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11 hours ago, Betty LaRue said:

Sometimes real is what’s wanted. Not that “perfect” image. You captured it perfectly, that’s what counts.

 

That's pretty much what I was trying to say with my list of 5 "imperfections," Betty. With food, I aim for the spot between studio perfect and casual (real). But I don't like sloppy. And, as I've said before, I only upload images I like.

 

(Everyone knows what has sold, but nobody knows what might sell.) 

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Just licensed one of my repeat sellers this morning: a pic which shows a particular style of modern house-building. It’s nothing special… but it seems to tick a few boxes (certainly more than I was aware of, when I pressed the shutter). It’s always worthwhile, I reckon, to look at regular sellers from the point of view of a picture editor…

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Good going on the sale, John. But to see things from an editor point of view . . . well, there are many editors with many points of view.

 

I actually like to shoot signs because they have all the basic subject elements: lighting, composition, colour, and a message. 

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I have a repeat seller that was nothing more than a grab shot. Years ago I had a garage (rummage) sale in Oklahoma City. A neighbor boy bought a classic game that my kids played growing up. He and 3 friends immediately went across the street and began playing it on the lawn. I ran in and grabbed my camera, took a few images with my zoom lens from my driveway. A couple have sold, one repeatedly. I think the first license was to Japan. I should have taken an image of my frazzled mother having to handle the shoppers alone in my garage while I played with my camera)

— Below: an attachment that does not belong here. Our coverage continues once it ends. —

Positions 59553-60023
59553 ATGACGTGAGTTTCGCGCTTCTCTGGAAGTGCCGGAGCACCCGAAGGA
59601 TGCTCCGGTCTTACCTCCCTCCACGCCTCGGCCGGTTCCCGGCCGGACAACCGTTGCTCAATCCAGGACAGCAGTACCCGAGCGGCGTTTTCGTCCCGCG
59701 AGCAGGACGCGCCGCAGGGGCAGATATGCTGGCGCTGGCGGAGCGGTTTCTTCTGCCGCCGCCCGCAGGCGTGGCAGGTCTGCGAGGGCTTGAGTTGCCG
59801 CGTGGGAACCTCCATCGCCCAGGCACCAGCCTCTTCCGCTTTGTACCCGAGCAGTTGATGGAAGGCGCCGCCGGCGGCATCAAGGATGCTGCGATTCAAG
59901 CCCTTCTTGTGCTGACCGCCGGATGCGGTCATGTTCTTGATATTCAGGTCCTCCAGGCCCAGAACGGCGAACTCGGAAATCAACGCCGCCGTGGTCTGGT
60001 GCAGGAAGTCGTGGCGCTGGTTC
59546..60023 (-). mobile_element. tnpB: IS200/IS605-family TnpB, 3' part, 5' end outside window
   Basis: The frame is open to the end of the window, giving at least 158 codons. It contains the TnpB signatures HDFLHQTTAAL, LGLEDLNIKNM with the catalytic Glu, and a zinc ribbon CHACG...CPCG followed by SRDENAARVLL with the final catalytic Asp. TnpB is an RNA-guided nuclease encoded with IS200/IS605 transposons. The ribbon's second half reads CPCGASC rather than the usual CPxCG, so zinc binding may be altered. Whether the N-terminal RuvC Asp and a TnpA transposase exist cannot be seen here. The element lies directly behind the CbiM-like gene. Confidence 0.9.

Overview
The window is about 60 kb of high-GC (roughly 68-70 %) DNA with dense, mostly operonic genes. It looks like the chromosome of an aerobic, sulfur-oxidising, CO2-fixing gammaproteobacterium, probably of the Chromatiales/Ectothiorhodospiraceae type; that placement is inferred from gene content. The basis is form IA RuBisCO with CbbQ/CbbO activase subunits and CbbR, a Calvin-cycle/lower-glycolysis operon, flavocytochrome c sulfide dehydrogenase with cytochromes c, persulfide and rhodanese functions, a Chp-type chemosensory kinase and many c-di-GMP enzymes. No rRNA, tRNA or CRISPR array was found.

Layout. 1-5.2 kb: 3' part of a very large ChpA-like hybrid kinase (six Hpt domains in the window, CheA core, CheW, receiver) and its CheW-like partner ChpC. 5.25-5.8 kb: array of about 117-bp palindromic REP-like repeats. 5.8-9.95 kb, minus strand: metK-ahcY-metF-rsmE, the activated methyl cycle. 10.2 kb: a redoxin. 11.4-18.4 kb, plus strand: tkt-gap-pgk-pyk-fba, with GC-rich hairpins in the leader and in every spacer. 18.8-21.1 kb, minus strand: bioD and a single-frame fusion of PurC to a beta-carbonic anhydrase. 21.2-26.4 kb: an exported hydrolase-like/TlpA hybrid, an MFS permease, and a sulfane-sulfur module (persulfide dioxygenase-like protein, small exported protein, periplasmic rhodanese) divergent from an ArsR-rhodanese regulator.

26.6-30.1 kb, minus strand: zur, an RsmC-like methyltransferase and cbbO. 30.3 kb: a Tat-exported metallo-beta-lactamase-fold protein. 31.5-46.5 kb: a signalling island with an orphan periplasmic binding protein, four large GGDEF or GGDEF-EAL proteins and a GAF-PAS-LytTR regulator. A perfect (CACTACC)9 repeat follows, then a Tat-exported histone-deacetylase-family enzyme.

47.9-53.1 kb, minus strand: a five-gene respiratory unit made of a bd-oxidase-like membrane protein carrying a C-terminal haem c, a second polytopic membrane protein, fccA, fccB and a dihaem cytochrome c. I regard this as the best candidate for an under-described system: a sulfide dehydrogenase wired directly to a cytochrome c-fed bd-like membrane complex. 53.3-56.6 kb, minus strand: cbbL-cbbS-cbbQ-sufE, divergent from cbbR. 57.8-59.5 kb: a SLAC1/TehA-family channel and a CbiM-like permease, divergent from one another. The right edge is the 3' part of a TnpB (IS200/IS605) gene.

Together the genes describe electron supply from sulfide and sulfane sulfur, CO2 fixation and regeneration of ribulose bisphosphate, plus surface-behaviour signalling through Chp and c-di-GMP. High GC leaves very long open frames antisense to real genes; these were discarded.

Goes to show that one can do a deliberate carefully planned shoot that nothing from it is ever zoomed, let alone licensed. But if one is observant to things happening around one, take advantage of it, sometimes it pays off.

Like you, Ed. Your above image wasn’t totally planned. You spotted the great table. Unplanned. Observant. Then you “planned” how to take advantage of it. 
If I ever had to say what an important component to stock photography is, I would say being observant and taking advantage of grab shots would be one. Often those come with a bucket of inconvenience that can turn a photographer off. Embrace the inconvenience.
 

 

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2 hours ago, Ed Rooney said:

But to see things from an editor point of view . . . well, there are many editors with many points of view

 

Well... yes... But I certainly find it helpful to put aside the visual criteria that might motivate a photograph... and assume, instead, the 'eye' of someone who has a page of text with a big empty hole to fill...

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On 22/10/2020 at 17:36, John Mitchell said:

 

Yes, statistics like these -- number of times zoomed, licensed, even viewed -- for each image would be really helpful.

 

Plus one for that.

 

Viewed, zoomed and sold figures would be really helpful.

 

John.

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My best repeat seller has sold 30 times, nearly all to a travel company for a brochure. For almost a year I had 2 or 3 sales from them every month.

 

The next best is 20, for a common generic sign, mostly used in newspapers and I've also had a few sales in the 10s. (funny how they are exactly 30, 20 and 10!)

 

John.

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